Contact : Matthieu Gautier (email@example.com) , Robin Gerzaguet (firstname.lastname@example.org)
Keyword: FPGA, SDR, RFNoC, C-RAN
Location: Granit team, IRISA Laboratory, Lannion
Cloud Radio Access Networks (C-RANs) have been introduced to reduce the cost of base station deployment and management . C-RAN approach is often viewed as an architectural evolution of the distributed base station concept, which allows separating the physical location of the remote radio head (RRH) from the digital baseband unit (BBU). This helps to facilitate coordination between potentially interfering base station systems but also it allows sharing between resources of different base stations. C-RAN approach has the potential to decrease cost, energy and power consumption compared to traditional approaches and is therefore expected to be widely adopted by 5G systems. However, one of the main challenges is to determine how to separate the processing between the base station and the cloud. The RRH/BU partitioning may be different from a RRH to another. Moreover, this functional partitioning can be redistributed among time, depending on several criteria related to energy consumption, network congestion, latency and throughput. It forces to envision adaptive base station capable to cope with various congurations. It also spotlights the importance of the so-called orchestrator which is in charge of the dynamic RRH-BBU split.
In order to evaluate the efficiency of the RRH/BBU partitioning, accurate models for energy consumption, throughput and latency both at the RRH and the BBU must be proposed. Moreover, different hardware targets of the process must be considered. These models will help the orchestrator, whom specifies the partitioning, for rapid prototyping. A state of the art analysis on how these models are built will be firstly performed. This analysis will aim to propose several key performance indicators for the orchestrator, linked to final desired conguration. Based on this analysis, several models will be considered, which correspond to different processing mappings. The first corresponds to a full-cloud approach (no processing in the RRH). The second one will be linked to a full base station system (no processing in the cloud). In order to take advantage from RRH/BBU partitioning, an intermediate partitioning with few processing in the RRH (e.g. synchronization) will finally be modeled.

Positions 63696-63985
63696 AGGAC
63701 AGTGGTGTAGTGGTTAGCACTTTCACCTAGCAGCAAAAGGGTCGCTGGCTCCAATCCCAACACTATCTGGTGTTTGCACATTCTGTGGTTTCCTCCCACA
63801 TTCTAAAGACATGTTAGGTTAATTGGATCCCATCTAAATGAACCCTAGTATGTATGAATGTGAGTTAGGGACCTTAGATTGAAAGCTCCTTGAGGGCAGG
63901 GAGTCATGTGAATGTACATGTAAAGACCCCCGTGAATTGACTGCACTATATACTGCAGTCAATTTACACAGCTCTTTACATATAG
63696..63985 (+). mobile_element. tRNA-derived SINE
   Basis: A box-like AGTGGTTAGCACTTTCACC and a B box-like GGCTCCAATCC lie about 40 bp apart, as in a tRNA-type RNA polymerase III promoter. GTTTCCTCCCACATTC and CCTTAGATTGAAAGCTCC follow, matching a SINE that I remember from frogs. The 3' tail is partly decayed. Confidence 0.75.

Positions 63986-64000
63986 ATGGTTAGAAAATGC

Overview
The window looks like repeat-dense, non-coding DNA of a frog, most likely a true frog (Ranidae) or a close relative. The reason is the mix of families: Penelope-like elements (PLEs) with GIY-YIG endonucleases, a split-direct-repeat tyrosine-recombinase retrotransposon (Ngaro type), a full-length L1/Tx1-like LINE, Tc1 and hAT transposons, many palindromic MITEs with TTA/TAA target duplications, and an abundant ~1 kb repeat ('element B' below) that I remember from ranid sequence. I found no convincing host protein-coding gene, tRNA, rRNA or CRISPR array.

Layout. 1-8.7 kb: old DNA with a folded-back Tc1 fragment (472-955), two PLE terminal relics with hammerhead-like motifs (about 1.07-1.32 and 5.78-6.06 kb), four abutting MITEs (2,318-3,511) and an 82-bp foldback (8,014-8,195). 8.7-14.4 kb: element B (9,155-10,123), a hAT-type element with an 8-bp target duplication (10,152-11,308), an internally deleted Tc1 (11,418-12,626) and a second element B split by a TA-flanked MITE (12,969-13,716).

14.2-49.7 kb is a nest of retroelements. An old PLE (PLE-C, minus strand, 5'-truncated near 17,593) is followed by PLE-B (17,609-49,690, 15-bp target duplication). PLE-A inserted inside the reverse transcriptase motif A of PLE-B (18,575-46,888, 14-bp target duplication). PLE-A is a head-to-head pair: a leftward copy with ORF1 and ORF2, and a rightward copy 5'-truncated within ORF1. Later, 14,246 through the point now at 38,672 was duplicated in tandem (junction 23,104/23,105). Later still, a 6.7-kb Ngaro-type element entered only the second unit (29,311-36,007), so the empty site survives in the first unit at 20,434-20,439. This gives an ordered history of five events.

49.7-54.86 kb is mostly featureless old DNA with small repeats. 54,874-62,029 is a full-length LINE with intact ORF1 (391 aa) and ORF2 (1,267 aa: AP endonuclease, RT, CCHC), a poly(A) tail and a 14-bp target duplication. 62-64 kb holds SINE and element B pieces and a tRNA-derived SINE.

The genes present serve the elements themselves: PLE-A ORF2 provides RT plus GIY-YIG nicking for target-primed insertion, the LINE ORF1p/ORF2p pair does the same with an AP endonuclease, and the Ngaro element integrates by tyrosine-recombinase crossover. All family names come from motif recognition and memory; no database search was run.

From this model, a reconfigurable orchestrator will be proposed, based on the defined KPI and the different energy models proposed. This orchestrator will efficiently explore the design space thanks to a microbenchmarking of the different components (Hardware and Software). A demonstration on a Software Defined Radio platform (based on USRP e310 devices ) will conclude the internship.
The internship will focus on the following steps:
- Analysing state of the art on energy partitioning in CRAN architecture,
- Proposing of energy/throughput models for different RRH/BBU partitioning,
- Microbenchmarking the considered hardware and software blocks and proposing different functional splits between RRH and BBU,
- Validating network behavior with the various functional splits with USRP-e310 cores,
- Evaluating performance (in terms of throughput, latency and energy consumption) for different RRH-BBU split models.
 A. Checko and et al., "Cloud RAN for Mobile Networks; A Technology Overview," IEEE Communications Surveys Tutorials , 2015.
 S. Barbarossa, S. Sardellitti, and P. D. Lorenzo, "Communicating While Computing: Distributed mobile cloud computing over 5G heterogeneous networks," IEEE Signal Processing Magazine , 2014.
 Ettus Research, "Universal Software radio platform (USRP)," 2017. https://www.ettus.com/product/details/E310-KIT.
(c) GdR 720 ISIS - CNRS - 2011-2018.